Rick Steves' Travel Blog

I'm sharing my travel experiences, candid opinions and what's on my mind. If you think it's inappropriate for a travel writer to stir up discussion on his blog with political observations and insights gained from traveling abroad, you may not want to read any further. — Rick

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On Good Friday at the village church in Cantiano, we were so impressed with the choir’s performance. But I realized I had made a big mistake: We should have been recording their service to get tracks for the Easter CD I hope to produce along with our TV special.

I asked the choir director if, for a donation to their church, they’d sing for us in a private concert. They were thrilled to gather on Saturday morning and perform seven pieces for the CD.

As we film events like this for our Easter special, I’m so happy we’re complementing the big-city culture with rustic, small-town passion. Working with the people of Cantiano this Easter was a delightful experience in every way. What are some musical serendipities in your bank of travel memories?

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While filming in Italy for the Rick Steves’ European Easter special, which will air across the USA next year, my crew and I came upon some startling, amazing, and moving scenes. Check out these photos to see the fun we had in the totally untouristed and delightful Back Door town of Cantiano.  A rugged and stony little settlement in the remote Italian region of Marche, Cantiano has a strong Easter tradition.

 

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This Good Friday procession in Gubbio, a town near Cantiano, originally came three centuries before the Ku Klux Klan was born — and couldn’t be more different in meaning.  Among the small towns of Italy, Gubbio and Cantiano are renowned for their Good Friday processions. In Gubbio, we joined the townspeople for a centuries-old procession featuring marching groups in a scene reminiscent of an American KKK rally. Ironically, the original purpose for these cone-shaped white hoods is to make it clear that everyone — old and young, rich and poor (black and white) — is equal in the eyes of God.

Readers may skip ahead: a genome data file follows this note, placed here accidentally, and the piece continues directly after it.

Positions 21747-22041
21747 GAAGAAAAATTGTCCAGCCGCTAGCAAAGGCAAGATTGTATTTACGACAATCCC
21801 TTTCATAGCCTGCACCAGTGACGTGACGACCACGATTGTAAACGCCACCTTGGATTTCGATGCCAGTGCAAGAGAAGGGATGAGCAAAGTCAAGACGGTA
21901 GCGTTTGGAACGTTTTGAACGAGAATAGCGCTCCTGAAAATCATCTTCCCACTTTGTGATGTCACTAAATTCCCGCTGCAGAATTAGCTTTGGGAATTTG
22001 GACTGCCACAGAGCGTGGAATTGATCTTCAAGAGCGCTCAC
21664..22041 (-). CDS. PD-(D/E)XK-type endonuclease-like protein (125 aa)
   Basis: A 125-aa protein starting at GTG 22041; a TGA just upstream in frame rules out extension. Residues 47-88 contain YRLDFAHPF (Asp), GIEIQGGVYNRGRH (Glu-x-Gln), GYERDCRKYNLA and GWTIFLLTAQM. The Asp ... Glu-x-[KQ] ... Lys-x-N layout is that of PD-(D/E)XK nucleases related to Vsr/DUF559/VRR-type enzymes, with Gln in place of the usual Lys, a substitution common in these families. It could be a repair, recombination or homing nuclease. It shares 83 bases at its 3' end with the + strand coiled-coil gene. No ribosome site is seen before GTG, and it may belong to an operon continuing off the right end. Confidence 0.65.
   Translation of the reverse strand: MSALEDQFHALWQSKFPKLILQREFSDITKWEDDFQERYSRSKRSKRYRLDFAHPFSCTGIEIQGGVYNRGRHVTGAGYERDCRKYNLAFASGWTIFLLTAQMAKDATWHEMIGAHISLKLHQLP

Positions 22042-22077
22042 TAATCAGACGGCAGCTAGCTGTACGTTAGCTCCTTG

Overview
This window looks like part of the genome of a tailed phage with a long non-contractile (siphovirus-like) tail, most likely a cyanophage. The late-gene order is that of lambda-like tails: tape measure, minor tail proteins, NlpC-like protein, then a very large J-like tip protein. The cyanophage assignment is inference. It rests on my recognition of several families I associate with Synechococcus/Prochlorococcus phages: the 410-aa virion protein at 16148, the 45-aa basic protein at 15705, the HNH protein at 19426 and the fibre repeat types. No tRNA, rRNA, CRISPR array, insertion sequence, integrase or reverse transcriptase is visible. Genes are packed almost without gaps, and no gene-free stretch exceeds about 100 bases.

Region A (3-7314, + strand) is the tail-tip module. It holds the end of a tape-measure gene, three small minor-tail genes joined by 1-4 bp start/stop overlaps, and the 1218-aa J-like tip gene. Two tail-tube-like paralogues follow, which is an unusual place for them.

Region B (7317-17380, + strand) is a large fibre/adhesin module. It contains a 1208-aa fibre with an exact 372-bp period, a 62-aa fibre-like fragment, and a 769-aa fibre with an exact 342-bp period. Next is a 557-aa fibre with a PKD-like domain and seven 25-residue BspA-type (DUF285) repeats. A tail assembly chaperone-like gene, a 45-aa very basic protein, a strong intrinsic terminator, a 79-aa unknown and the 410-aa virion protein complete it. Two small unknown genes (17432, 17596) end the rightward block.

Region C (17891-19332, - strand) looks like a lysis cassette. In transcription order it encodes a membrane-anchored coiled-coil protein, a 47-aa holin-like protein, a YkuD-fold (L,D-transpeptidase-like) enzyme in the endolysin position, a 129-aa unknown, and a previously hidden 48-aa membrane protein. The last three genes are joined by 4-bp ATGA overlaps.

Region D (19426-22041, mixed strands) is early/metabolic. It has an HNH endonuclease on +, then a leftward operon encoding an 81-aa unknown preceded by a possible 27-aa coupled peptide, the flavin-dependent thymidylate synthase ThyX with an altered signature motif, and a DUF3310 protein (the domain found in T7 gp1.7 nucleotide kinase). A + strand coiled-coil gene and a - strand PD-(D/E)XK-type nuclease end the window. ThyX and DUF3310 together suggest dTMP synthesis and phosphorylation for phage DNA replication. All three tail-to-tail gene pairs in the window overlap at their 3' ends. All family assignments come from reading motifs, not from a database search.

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Cantiano’s main square was set up to host a grand play telling the story of Christ’s last week — The Passion. In bitter cold and under a full moon, the entire village packed the square as they’ve done for literally centuries to witness their neighbors perform.

 

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During the day, anyone was welcome to sit on Herod’s throne. I am a very lucky guy to have Simon Griffith as my producer/director and Karel Bauer as my cameraman. Together (along with our second crew working in Spain and Slovenia) we are crafting what will be an amazing public television special that we hope will add an extra dimension to Easter across the US in 2016.

 

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For the finale of Cantiano’s Passion play, the huge cast was dressed in amazing costumes — led by Jesus carrying the cross — and marched the torch-lit path to the top of the hill. Far below, the people of Cantiano gathered to witness the spectacle.

 

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I hiked up just before the cast (as we scrambled to figure out the best way to record the event) and saw the three crosses, laid back flat on their hinges, ready to be hoisted up as the Crucifixion was commemorated. Later, with grand music and lighting around the empty cross, the Resurrection was celebrated.